IDK - it was ACProf here who cut a condenser open on a vehicle known from new and found a blockage in it unknown till it broke for another reason and since the A/C never worked better!

Stuff happens,

Tom
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Re: 1989 Silverado R-134 poor performance

Postby 89Silver » Tue Aug 23, 2016 3:23 am

I decided to change out the evaporator over the weekend after having a friendly shop evacuate the system. Me and my daughter dis-assembled the air box, put in the new evaporator, added a fresh air seal and got it all buttoned up nice and tight. Today I took it over to get it recharged and now we have nice cold air again. I knew that the R134 conversion couldn't possibly be as bad as what we were getting with the old evaporator especially with a small cab pickup that had excellent AC to begin with.

While the truck was getting recharged I spent a little time dissecting the old evaporator. It turns out that both of the blocking plates were in the top tube and the bottom tube had none. One of the plates had been put in upside down at the factory! The resulting refrigerant flow was exactly what I was expecting based upon my feel test of the evaporator with the blower motor removed. It was entering the evaporator at the bottom and then traveling all of the way across to the other wall and then shooting up to hit the outlet tube at the opposite top side. There wasn't a plate in the bottom anywhere to force it up into a zig-zag through the evaporator. I also couldn't find any external indicators on the evaporator to show where the blocking plates are so you couldn't tell by inspection. The new evaporator had notches in the blocking plates to show exactly where they are (one in the top tube and one in the bottom).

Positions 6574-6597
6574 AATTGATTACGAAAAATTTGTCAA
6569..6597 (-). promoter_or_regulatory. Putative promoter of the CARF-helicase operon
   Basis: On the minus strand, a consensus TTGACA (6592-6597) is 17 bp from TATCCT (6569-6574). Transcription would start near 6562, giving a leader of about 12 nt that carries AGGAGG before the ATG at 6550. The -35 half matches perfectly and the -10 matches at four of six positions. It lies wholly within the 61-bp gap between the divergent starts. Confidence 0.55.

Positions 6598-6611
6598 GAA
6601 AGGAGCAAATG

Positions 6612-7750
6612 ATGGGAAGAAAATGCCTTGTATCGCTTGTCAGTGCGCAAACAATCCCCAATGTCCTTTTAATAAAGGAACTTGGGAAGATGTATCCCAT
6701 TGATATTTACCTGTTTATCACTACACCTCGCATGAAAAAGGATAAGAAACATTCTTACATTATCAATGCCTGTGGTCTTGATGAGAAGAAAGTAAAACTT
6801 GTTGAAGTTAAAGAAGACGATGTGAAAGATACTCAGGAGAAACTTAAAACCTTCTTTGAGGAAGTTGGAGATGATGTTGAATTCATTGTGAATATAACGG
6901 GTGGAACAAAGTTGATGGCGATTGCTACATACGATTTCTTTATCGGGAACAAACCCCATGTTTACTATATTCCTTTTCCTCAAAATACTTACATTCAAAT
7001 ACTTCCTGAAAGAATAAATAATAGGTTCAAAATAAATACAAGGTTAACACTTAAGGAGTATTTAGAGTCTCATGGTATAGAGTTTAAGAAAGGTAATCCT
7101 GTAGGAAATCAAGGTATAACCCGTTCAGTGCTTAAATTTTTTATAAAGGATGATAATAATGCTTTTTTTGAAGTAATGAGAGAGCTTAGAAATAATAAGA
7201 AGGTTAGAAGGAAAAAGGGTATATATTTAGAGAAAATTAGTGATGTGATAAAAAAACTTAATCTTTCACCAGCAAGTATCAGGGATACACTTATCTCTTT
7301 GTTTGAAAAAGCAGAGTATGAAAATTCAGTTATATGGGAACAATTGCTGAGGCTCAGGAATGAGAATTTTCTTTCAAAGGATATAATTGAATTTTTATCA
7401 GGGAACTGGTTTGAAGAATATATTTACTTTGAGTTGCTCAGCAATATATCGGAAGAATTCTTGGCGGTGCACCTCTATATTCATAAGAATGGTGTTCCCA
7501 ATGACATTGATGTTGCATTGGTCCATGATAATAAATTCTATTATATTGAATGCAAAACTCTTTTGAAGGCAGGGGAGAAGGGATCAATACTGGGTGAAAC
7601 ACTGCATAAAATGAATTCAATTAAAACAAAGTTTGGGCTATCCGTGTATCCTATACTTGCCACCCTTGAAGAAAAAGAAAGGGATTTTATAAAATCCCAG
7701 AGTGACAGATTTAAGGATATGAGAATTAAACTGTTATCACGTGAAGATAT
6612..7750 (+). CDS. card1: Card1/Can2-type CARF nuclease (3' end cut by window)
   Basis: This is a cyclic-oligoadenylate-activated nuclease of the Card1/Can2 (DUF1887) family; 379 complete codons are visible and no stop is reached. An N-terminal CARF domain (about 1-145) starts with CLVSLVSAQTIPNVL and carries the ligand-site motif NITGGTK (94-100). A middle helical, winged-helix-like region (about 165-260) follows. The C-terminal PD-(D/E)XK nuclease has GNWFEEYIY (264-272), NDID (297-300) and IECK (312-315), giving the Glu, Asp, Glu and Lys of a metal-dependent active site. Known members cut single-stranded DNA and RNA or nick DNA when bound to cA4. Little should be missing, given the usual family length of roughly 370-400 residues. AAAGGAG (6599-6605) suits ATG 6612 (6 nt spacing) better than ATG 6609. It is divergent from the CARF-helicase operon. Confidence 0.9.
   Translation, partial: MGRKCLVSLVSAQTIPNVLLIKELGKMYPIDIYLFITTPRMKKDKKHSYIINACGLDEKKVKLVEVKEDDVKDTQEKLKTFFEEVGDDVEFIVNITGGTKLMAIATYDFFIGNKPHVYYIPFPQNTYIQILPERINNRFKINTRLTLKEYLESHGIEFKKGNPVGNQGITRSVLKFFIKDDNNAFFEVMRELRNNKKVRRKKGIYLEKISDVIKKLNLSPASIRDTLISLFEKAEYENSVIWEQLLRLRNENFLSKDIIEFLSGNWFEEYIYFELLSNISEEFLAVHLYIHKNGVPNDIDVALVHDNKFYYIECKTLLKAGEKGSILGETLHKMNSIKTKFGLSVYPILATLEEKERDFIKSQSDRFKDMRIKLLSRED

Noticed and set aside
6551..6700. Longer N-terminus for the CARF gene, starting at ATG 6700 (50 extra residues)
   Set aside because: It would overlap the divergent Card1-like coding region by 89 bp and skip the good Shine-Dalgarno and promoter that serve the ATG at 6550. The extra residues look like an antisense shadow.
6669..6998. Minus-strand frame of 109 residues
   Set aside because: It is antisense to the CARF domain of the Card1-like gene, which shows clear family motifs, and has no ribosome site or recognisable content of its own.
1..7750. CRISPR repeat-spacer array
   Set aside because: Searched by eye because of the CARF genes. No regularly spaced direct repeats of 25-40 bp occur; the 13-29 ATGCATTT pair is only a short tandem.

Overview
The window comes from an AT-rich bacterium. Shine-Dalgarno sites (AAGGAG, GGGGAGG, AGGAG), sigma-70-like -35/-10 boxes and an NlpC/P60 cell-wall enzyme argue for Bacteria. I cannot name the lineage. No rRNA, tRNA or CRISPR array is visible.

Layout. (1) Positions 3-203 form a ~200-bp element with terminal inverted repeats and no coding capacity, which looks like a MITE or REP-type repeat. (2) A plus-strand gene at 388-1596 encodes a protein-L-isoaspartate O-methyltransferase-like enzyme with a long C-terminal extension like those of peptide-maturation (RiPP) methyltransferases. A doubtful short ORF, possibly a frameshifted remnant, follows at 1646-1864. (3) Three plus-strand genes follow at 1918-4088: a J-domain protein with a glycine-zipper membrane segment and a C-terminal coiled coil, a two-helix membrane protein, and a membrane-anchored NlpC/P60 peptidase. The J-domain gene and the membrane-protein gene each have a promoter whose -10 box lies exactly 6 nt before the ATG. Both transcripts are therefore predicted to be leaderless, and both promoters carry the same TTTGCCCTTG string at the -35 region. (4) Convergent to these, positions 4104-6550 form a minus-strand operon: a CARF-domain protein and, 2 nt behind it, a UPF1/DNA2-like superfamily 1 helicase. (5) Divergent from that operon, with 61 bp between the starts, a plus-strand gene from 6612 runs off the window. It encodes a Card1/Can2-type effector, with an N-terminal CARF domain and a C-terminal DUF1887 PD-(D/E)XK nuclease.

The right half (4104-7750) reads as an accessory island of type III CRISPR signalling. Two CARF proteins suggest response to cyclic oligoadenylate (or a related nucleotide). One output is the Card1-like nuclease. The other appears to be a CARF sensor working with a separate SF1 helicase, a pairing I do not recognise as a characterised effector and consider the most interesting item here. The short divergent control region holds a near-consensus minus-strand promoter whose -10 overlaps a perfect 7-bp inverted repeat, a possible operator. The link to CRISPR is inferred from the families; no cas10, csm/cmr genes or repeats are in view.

Now it is off to the initial shop to see if they will at least reimburse me for the piece of garbage evaporator.
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Re: 1989 Silverado R-134 poor performance

Postby Tom Greenleaf » Tue Aug 23, 2016 10:12 am

OK - Seems like you are all set now except dealing with the installation of a bad evaporator, wrong one or hacked in job of some sort?

I didn't re-read whole thread and really don't need to. These vehicles with small cabs will convert and be fine without too much fan-fare at all just slightly less powerful A/C you may not even notice.

Glad you are happy with it now finally done right it seems,

Tom